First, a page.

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Donations: the Excalibur Fund

At the MERLN Institute at Maastricht University, we are working on developing new therapies that can assist the body in repairing damage and thereby improving quality of life.

Our team of internationally respected Principal Investigators are working on a myriad of strategies to help cure chronic diseases. For example, we develop biomedical implants to help the body instigate its own repair mechanisms and we employ a wide range of tools and technologies to build new tissues and organs. MERLN scientists have an extensive network of colleagues at research institutions in the Netherlands and abroad, as well as with biomedical companies. These connections help us conduct our research at the highest level.

To reach our goals we can use your support! That is why we have opened the Excalibur Fund. With your donations, we can give our research an extra boost, which will contribute to fighting diseases such as osteoarthritis, cardiovascular and neural degeneration, kidney disease and diabetes.

If you would like to make a tax-deductable donation, please visit the Excalibur Fund page, hosted by the University Fund Limburg. And if you have any questions about donations or our research, please contact Dr. Dennie Hebels.

First Excalibur-funded project: Chemera

The first project that was funded by the Excalibur fund was an innovative idea for education. Tony Feliciano, Ivo Beeren, Shahzad Hafeez, and Francis Morgan had a common goal: To promote STEM education for students and young professionals by using game-style mechanics to encourage practice, comprehension and application. This led to the development of their first game: Chemera.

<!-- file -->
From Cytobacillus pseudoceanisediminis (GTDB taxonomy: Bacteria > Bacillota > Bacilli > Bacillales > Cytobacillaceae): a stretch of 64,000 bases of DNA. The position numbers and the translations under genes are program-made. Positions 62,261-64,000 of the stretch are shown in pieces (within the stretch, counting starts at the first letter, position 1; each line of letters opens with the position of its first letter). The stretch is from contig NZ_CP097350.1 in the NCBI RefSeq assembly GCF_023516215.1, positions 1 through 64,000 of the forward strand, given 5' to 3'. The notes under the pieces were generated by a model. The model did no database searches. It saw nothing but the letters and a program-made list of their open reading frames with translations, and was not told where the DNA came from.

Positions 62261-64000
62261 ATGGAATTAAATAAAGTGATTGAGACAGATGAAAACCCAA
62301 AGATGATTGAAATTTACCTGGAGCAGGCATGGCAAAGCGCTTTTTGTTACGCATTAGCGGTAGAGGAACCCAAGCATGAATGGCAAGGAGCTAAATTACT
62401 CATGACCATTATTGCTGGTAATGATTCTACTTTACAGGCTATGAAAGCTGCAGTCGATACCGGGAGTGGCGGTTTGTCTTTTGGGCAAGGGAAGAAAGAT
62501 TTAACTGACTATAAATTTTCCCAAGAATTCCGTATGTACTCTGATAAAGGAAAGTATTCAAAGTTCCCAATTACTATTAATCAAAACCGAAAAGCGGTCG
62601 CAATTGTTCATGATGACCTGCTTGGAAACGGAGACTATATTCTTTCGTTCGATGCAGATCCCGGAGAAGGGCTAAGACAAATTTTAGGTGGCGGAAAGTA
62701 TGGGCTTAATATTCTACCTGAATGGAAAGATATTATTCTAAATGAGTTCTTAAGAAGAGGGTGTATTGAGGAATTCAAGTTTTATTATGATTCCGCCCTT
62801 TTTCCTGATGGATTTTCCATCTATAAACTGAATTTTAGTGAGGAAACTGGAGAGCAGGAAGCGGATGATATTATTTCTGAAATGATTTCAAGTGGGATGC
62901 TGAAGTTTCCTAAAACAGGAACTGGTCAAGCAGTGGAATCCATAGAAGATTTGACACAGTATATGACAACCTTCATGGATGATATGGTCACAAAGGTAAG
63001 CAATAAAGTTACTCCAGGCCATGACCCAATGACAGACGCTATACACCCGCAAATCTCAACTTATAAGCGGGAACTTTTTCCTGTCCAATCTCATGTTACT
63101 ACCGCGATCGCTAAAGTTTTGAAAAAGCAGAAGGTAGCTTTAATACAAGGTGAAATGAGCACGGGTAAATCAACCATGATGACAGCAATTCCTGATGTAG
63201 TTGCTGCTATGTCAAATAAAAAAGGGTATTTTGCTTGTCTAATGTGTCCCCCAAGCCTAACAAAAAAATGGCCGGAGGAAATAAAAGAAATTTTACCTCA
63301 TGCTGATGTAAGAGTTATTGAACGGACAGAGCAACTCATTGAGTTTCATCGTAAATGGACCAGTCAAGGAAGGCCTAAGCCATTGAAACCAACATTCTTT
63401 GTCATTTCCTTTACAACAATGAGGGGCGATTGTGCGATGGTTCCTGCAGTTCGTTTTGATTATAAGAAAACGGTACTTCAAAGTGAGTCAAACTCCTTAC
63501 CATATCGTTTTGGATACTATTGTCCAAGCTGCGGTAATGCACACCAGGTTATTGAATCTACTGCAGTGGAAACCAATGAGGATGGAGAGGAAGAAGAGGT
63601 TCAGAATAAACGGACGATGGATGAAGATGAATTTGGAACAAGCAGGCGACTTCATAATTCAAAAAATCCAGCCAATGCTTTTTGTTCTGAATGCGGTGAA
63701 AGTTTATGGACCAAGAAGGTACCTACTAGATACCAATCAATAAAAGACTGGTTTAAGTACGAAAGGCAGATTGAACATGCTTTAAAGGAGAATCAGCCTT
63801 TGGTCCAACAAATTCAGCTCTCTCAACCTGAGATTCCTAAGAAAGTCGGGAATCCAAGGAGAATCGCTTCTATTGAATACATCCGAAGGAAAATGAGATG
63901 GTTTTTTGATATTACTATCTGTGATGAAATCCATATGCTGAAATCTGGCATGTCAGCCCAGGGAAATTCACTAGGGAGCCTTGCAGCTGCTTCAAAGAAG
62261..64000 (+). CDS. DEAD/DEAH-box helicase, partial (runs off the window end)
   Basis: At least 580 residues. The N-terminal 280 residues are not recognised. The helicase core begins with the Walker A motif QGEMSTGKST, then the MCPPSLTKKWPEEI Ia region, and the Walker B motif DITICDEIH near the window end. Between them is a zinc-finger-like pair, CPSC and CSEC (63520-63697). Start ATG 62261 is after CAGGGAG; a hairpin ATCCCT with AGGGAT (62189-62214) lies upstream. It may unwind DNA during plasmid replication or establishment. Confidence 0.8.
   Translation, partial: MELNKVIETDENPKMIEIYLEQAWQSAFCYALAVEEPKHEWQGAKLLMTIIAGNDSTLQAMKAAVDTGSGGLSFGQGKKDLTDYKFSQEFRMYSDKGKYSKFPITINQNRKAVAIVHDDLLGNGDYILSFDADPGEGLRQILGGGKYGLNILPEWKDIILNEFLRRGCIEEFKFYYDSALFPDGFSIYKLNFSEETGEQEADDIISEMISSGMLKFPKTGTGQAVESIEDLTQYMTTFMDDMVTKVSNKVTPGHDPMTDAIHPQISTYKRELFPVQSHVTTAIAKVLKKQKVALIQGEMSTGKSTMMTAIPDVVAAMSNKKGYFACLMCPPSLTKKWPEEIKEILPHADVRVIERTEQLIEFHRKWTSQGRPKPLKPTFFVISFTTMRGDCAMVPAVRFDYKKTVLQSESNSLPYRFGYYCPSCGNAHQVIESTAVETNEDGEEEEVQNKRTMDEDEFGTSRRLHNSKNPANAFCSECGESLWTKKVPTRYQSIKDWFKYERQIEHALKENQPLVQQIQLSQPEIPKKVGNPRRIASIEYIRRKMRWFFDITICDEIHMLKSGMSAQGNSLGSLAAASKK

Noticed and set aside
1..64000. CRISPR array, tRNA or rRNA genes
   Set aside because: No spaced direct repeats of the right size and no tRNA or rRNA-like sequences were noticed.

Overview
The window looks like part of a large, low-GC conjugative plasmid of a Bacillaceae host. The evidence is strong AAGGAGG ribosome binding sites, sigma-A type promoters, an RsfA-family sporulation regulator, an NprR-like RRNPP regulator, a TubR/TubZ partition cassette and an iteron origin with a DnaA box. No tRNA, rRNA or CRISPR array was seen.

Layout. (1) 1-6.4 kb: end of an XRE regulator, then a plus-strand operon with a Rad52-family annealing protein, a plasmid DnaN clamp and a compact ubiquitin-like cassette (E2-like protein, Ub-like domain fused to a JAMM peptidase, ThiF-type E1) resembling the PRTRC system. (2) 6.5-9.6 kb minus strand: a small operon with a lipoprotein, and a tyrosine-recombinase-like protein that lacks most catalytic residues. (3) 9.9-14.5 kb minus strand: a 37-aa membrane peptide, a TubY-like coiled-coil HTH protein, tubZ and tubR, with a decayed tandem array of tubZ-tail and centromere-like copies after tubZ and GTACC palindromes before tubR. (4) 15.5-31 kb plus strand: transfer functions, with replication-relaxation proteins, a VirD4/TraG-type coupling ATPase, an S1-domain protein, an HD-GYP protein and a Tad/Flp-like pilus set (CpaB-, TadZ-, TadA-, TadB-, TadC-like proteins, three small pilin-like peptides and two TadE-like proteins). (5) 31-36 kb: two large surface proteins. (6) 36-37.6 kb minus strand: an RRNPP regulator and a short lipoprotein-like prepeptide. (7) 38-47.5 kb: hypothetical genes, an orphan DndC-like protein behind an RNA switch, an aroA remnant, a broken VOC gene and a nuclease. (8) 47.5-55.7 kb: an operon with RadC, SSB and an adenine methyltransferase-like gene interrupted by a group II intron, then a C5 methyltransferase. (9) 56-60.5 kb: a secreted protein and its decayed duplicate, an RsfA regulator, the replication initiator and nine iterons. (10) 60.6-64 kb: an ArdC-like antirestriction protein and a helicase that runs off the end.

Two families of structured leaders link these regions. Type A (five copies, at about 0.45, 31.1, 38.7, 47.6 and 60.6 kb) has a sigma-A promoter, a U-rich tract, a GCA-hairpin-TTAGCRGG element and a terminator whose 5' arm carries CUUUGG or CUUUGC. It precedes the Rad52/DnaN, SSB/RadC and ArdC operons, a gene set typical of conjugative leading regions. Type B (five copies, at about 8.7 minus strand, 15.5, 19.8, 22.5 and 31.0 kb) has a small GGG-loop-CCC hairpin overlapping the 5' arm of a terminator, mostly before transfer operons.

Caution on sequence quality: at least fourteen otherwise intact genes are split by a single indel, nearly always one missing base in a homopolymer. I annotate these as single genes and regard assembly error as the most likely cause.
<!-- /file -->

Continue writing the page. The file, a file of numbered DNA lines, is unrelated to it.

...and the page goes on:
The content of Chemera is designed so that it follows the course structure of first year Organic Chemistry course in the Maastricht Science Program curriculum. Students can unlock the next level in the game by gathering points. The course coordinator can also freely control the available content. This method encourages students to play and reach a certain score before moving on to the next topic. They also receive feedback on their performance per learning goal. Chemera helps in making highly technical problem sets easy and fun to practice!

If you would like to try the beta version of the game, you can request a download and give feedback on their website: http://tasrlabs.com/.

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